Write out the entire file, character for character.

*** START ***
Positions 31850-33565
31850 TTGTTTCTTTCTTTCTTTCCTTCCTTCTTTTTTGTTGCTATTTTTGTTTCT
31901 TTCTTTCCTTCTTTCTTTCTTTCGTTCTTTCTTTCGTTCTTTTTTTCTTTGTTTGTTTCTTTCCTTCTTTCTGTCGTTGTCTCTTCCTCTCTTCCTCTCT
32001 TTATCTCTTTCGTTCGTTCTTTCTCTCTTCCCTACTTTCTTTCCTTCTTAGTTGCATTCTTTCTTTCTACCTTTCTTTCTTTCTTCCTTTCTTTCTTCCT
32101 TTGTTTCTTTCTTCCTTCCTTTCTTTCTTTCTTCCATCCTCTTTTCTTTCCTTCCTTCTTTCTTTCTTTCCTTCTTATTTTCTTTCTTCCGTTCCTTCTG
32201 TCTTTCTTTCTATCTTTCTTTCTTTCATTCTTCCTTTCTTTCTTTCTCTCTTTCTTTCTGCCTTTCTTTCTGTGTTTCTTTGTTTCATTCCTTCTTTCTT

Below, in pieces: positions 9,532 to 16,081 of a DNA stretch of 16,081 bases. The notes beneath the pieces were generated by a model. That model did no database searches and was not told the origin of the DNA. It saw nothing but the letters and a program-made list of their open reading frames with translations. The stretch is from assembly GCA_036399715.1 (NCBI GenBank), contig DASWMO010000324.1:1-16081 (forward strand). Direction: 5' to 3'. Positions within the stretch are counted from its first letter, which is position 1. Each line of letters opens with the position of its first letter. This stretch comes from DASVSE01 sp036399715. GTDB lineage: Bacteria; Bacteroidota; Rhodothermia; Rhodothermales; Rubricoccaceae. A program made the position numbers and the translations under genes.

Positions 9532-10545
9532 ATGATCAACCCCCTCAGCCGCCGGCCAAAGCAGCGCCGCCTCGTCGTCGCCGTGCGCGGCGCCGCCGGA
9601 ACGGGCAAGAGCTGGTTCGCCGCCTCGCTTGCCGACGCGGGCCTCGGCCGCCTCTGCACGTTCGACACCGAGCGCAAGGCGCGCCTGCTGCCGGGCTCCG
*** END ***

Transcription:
Positions 31850-33565
31850 TTGTTTCTTTCTTTCTTTCCTTCCTTCTTTTTTGTTGCTATTTTTGTTTCT
31901 TTCTTTCCTTCTTTCTTTCTTTCGTTCTTTCTTTCGTTCTTTTTTTCTTTGTTTGTTTCTTTCCTTCTTTCTGTCGTTGTCTCTTCCTCTCTTCCTCTCT
32001 TTATCTCTTTCGTTCGTTCTTTCTCTCTTCCCTACTTTCTTTCCTTCTTAGTTGCATTCTTTCTTTCTACCTTTCTTTCTTTCTTCCTTTCTTTCTTCCT
32101 TTGTTTCTTTCTTCCTTCCTTTCTTTCTTTCTTCCATCCTCTTTTCTTTCCTTCCTTCTTTCTTTCTTTCCTTCTTATTTTCTTTCTTCCGTTCCTTCTG
32201 TCTTTCTTTCTATCTTTCTTTCTTTCATTCTTCCTTTCTTTCTTTCTCTCTTTCTTTCTGCCTTTCTTTCTGTGTTTCTTTGTTTCATTCCTTCTTTCTT

Below, in pieces: positions 9,532 to 16,081 of a DNA stretch of 16,081 bases. The notes beneath the pieces were generated by a model. That model did no database searches and was not told the origin of the DNA. It saw nothing but the letters and a program-made list of their open reading frames with translations. The stretch is from assembly GCA_036399715.1 (NCBI GenBank), contig DASWMO010000324.1:1-16081 (forward strand). Direction: 5' to 3'. Positions within the stretch are counted from its first letter, which is position 1. Each line of letters opens with the position of its first letter. This stretch comes from DASVSE01 sp036399715. GTDB lineage: Bacteria; Bacteroidota; Rhodothermia; Rhodothermales; Rubricoccaceae. A program made the position numbers and the translations under genes.

Positions 9532-10545
9532 ATGATCAACCCCCTCAGCCGCCGGCCAAAGCAGCGCCGCCTCGTCGTCGCCGTGCGCGGCGCCGCCGGA
9601 ACGGGCAAGAGCTGGTTCGCCGCCTCGCTTGCCGACGCGGGCCTCGGCCGCCTCTGCACGTTCGACACCGAGCGCAAGGCGCGCCTGCTGCCGGGCTCCG